Fake AT&T Notices are Actually Phishing E-mails
Fake e-mails posing as messages from AT&T the telecommunications major while admonishing recipients that they must validate personal e-mail accounts else lose access to them have been detected circulating online, informs Help Net Security in news dated October 2, 2012.
Displaying a header, "Account Has Exceeded," the bogus electronic mail begins with 'AT&T! Account verification' followed with addressing the recipient as Customer who's informed that his e-mail account is now beyond saturation point and so requires being validated. Then it warns that the validation should be done in 24-hrs otherwise the user's account will be suspended. To get instant access, he (e-mail recipient) is requested to follow a given web-link. Thereafter, the e-mail concludes by thanking the reader on behalf of AT&T.
But the e-mail's sender isn't definitely AT&T, while the warning about account suspension too is a fake. Actually, it's a phishing e-mail, which typically tries to dupe people so they will give away personal account login credentials that will land into the hands of cyber-criminals, remark security experts.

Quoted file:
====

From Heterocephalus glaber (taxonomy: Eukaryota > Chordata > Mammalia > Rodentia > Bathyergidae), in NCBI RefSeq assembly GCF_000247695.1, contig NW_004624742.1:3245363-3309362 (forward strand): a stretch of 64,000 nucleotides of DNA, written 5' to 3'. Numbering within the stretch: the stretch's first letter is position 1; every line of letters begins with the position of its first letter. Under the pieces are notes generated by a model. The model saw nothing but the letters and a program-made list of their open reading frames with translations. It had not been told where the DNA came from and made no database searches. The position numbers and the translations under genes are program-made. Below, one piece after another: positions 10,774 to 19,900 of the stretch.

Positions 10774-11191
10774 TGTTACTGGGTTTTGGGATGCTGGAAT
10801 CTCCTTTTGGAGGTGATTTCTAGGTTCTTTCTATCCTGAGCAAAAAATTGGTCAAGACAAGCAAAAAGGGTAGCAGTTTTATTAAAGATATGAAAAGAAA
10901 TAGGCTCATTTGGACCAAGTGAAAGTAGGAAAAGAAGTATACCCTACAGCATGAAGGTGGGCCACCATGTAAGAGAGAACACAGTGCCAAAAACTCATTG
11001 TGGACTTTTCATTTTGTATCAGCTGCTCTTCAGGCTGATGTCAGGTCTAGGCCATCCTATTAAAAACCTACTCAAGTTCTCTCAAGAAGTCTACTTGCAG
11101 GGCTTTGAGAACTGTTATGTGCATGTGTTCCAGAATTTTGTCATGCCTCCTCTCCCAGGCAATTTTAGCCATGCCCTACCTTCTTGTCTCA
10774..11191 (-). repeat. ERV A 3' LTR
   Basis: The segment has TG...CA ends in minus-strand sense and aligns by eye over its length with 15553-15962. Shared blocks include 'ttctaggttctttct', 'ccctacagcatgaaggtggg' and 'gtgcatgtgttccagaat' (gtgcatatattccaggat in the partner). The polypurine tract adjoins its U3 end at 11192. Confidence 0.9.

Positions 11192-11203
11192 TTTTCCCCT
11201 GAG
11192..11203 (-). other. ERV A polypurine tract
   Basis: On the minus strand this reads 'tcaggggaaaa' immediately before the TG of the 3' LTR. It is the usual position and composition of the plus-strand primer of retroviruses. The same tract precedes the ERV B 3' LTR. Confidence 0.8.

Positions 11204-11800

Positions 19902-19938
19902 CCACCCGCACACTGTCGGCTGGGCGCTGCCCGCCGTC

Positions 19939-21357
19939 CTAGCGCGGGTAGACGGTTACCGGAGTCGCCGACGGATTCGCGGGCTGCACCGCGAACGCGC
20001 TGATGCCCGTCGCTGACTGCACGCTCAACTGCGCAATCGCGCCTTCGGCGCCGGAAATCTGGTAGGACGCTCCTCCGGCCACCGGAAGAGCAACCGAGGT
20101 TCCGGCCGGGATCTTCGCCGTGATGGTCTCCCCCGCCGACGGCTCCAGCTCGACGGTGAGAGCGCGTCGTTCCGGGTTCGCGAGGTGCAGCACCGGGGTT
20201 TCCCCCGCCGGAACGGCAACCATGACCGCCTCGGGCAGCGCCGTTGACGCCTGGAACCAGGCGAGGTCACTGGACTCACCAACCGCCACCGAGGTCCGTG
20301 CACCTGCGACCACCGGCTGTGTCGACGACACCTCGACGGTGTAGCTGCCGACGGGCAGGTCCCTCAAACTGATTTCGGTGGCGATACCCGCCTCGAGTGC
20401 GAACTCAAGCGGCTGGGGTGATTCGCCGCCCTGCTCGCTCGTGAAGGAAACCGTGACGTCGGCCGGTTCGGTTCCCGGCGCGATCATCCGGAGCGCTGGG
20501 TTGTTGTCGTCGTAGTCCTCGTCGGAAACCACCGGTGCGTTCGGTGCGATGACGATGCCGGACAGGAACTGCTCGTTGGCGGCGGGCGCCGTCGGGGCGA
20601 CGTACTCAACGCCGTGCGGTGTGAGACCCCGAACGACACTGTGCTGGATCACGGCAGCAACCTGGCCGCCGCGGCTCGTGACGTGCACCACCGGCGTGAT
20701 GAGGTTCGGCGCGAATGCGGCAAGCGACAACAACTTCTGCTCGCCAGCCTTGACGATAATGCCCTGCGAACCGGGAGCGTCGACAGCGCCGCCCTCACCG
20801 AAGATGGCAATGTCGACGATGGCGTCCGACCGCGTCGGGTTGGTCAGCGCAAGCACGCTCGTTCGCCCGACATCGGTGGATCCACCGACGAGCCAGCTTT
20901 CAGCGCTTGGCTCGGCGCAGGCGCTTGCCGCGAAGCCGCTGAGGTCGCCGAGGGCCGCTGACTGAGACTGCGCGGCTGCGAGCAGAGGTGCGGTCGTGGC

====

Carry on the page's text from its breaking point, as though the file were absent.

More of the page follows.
Specifically, people who trustfully follow the web-link, in reality, land on a spoofed site where they are directed for giving their usernames and passwords for accessing personal e-mail accounts. And once given, the phishers are then likely to grab those credentials that they would eventually utilize for compromising the victims' accounts.
Moreover, after hijacking the accounts, there is likely to follow more scam e-mails by the same criminals that they may spam out to all the contacts within the victims' address lists. Also, since recipients of these new e-mails are familiar with the sender's e-mail id, they are likely to believe the messages and do whatever is instructed in them, security experts explain.
In the meantime, phishers targeting AT&T isn't something unknown. For, a certain phishing e-mail spoofing AT&T customer care was detected during June 2012 as well. That one told recipients that they could now view their duly prepared invoices over the Internet. Seemingly, the e-mail utilized HTML source, which had been replicated from the real AT&T invoice message, so customers could be duped into following malware delivering web-links.
Related article: Fake-mails Troubling Credit Union Customers
» SPAMfighter News - 10/10/2012
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